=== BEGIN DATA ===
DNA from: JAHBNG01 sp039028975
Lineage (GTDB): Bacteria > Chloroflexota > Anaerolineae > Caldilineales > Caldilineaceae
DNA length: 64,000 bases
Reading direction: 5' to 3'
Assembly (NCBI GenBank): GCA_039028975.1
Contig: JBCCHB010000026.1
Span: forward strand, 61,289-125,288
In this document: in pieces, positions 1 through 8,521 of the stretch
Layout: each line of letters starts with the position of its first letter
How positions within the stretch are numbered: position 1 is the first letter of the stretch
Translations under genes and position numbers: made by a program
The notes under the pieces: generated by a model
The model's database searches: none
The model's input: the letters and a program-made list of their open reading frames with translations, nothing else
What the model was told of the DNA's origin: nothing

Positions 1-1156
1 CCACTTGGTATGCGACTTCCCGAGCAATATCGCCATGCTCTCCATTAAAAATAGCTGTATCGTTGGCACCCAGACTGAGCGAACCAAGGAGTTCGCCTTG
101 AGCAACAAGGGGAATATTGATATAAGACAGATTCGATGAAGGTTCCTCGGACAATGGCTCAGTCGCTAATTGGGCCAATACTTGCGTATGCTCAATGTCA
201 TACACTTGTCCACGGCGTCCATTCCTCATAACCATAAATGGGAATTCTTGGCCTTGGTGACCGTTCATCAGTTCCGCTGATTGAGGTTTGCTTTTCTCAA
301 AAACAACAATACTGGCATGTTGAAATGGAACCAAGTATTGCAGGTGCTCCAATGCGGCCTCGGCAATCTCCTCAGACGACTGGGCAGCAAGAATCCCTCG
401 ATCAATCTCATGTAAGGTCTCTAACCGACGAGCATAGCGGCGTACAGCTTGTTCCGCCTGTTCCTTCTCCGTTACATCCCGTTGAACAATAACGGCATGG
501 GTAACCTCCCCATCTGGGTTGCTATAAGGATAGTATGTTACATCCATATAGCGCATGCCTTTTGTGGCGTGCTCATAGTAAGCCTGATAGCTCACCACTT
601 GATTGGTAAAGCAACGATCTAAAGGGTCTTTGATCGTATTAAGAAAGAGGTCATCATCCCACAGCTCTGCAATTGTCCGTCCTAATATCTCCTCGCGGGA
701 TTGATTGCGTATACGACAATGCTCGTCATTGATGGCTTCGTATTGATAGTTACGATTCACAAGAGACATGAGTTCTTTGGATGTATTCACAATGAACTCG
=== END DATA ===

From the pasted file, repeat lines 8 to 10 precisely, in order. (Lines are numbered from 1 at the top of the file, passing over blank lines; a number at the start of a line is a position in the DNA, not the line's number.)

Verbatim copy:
In this document: in pieces, positions 1 through 8,521 of the stretch
Layout: each line of letters starts with the position of its first letter
How positions within the stretch are numbered: position 1 is the first letter of the stretch